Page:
One Category Is Fueling the Booze Industry’s Resiliency

According to a new report, we're drinking more, and we're drinking hard seltzer

hard seltzer on the rise in the U.S.
A July photo in NYC that pretty much sums drinking in 2020
Alexi Rosenfeld/Getty Images

No doubt the booze industry has suffered losses this year during the COVID-19 pandemic, particularly with the closings of restaurants and bars (and the subsequent loss of jobs and overall market instability).

If there’s good news, it’s that the alcohol is a resilient business; according to a recent IWSR Drinks Analysis report, the global beverage alcohol industry may have only suffered an eight percent decline in 2020. And the United States and Canada actually showed small volume growth, meaning overall consumption patterns have stayed constant.

For this mid-year assessment, IWSR studied beverage alcohol consumption in 20 key global markets. Instead of the expected double-digit losses, there were actually some modestly encouraging signs. “Excluding national spirits such as baijiu and shochu, total beverage alcohol in the 19 focus countries will recover to 2019 levels by 2024,” says Mark Meek, CEO of IWSR Drinks Market Analysis, who partially credits a big rise in e-commerce as a reason for somewhat steady sales. “We may see that recover even faster now, given the recent news on encouraging vaccine trials.”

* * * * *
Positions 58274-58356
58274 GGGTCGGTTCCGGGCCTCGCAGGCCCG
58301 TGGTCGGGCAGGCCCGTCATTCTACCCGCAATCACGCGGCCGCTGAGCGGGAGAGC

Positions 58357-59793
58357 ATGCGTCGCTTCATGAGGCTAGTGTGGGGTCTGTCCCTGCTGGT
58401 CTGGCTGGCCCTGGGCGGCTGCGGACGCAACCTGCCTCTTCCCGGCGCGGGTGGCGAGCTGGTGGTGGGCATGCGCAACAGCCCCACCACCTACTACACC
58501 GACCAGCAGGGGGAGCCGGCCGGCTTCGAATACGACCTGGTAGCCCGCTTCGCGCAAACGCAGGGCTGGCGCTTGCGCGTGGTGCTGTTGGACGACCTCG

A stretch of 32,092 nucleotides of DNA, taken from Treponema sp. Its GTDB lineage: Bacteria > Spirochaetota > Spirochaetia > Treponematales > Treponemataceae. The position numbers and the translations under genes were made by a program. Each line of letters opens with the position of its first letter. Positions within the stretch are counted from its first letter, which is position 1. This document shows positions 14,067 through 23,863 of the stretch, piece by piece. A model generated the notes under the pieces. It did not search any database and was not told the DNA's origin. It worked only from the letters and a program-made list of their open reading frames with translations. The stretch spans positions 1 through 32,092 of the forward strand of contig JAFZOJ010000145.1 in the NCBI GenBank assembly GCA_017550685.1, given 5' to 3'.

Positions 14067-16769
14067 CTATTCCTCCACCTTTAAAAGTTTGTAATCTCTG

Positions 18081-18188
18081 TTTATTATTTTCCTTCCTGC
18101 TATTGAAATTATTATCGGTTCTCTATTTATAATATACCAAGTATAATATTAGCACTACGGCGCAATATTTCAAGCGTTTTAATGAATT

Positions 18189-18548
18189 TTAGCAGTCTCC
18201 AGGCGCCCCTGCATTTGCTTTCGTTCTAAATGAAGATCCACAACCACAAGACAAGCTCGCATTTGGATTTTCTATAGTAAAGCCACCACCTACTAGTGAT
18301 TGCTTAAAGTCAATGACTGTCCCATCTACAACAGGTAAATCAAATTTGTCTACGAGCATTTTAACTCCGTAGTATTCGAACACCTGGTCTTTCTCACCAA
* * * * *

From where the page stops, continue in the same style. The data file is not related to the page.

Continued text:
Leading the way in 2020: Ready-to-drink (RTD) cocktails, the only category to show growth, at a whopping 43% increase in volume. Some specific spirits, such as U.S. and Canadian whisk(e)y, are also expected to show small gains by year’s end.

While low- and no-alcohol beer grew by a modest amount, over beer sales were down — coupled with wine, those non-spirits markets are forecast to decline by 9%.

Although the report suggests most categories will recover by 2024 (if we’re out of this pandemic), there is one interesting trend that may last for a few more years. “Very premium high-end spirits have also held up well, while low-end and value products have seen gains in struggling markets as COVID-19 leads to downtrading,” says Meeks. However, “some of the more standard middle ground categories, blended Scotch for example, have lost share.”


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